2. If the disc is heavy damaged beyond readability or is a non standard disc, I have seen the case where the laser lens tries focusing too close on the disc and ends up hitting it :eek: However, if this were to happen, you would hear the odd ‘tapping’ sound like the sound of striking a pencil against a CD.

Another possiblity could the the over-use of an old cleaning CD where extensive dirt built up on its brushes ends up smearing the surface of the lens, much like using a dirty cloth to clean the window.

Either way, before taking it in for repair, I would recommend taking the over off and try cleaning the laser lens (if it is easily accessible). I know here in Ireland, anyone I heard of taking their Hi-Fi in for repair due to a faulty CD player ended up forking out €80 or more on the repair which included a replacement laser unit. :confused:

I am fairly new to burning cd/dvd media and would like to know if you could recommend a cleaning product or method of cleaning this delicate media? Thank you for your help.

From my experience, generally CDs and DVDs don’t pick up much dust unless left out in the open and with this, a light brushing of a dry tissue is enough to clear off dust. :wink:

When it comes to fingerprints or anything else such as dried up droplets of coffee, etc. I would recommend using cleaning wipes that are designed for cleaning discs. Generally screen cleaning wipes that are designed for TFT displays and scanners will also work fine. I’m fairly sure lens cleaning pray for glasses will also work well, however I would recommend testing on a bad or unwanted disc, such as an AOL disc, just to make sure that no haze is left after cleaning.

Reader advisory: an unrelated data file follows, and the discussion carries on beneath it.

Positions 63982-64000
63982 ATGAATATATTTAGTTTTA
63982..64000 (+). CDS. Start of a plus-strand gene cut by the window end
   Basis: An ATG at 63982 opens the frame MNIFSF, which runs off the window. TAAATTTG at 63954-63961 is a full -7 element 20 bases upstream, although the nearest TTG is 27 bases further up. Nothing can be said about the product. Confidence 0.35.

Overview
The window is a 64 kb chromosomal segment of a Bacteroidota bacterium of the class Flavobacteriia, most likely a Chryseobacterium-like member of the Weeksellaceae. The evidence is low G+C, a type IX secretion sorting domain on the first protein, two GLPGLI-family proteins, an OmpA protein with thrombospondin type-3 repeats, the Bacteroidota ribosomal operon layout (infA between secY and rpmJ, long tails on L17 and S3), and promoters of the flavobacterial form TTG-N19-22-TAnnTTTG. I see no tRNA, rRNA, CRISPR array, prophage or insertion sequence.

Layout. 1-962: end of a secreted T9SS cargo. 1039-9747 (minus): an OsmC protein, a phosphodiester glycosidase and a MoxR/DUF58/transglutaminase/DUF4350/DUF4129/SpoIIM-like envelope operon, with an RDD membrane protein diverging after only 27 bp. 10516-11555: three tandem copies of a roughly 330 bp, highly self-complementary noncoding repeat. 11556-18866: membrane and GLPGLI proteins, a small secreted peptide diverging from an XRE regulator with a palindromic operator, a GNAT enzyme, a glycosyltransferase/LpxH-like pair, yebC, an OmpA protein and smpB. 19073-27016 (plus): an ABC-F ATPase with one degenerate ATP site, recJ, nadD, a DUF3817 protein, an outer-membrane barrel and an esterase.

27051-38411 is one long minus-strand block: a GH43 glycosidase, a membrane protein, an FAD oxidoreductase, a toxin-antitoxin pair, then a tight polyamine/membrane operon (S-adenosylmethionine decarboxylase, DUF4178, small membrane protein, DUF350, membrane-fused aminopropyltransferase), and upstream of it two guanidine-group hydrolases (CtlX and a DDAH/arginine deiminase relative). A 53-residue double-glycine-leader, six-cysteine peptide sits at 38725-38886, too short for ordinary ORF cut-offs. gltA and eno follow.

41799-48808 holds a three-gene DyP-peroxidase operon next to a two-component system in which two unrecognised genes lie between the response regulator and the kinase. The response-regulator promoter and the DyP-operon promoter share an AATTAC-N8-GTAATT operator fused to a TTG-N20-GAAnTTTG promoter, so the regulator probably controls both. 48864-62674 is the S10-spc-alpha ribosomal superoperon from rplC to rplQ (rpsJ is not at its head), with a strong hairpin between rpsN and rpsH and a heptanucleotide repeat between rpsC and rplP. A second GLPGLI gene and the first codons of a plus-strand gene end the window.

Stay away from other types of cleaning products such as window cleaner as I destroyed the plastic lens of a flashlight using household Windows glass cleaning spray, which shows how strong the chemicals in some of these products are. :eek:

If you get scratches on recordable discs, I would strongly recommend copying the contents onto another disc if you can still fully read the disc, particularly when it comes to rewritable media as it generally works out much cheaper using another disc than it does trying to repair the scratches. However, if you find that the scratches are bad to the point where the disc is unreadable or if you have scratches on an original, just be careful with what product you choose to ‘eliminate’ the scratches. Cheap scratch-repair kits typically use an abrasive liquid to ‘buff’ out the scratch and I have only used such a product once and ended up ruining the disc. In fact, from what I have heard, these are no more effective than using toothpaste (also slightly abrasive) to buff out the scratch. The better products actually fill in the scratches. However, as these often cost two to three times the price of the disc you may be trying to repair :doh:, it would be better to buy a replacement disc unless you have got a lot of scratched discs to repair. :stuck_out_tongue:

Finally, if you are looking to clean out the laser lens in your player or PC drive, I would recommend trying a wet-dry based cleaning disc without any fluid first. If this does not help, then test the cleaning fluid in the kit to see if it leaves any residue – put a drop on the shiny side of an unwanted disc, let it dry up and if it leaves no residue behind, you can try this to clean the lens. Otherwise if the fluid leaves a residue when it dries, get hold of a cleaning fluid with as high alcohol concentration as you can get and before you use it, do another residue test. :slight_smile:

Not sure if this is the right place for my question, but please forgive me if it is not.

I just bought a DVD and i want to make a copy of it as i dont want my son messing the original one up.

Put it in the dvd player and it works. Yet when i try to burn it it says that it cannot read the disk. What do i do?


You might have a look through this thread or this one.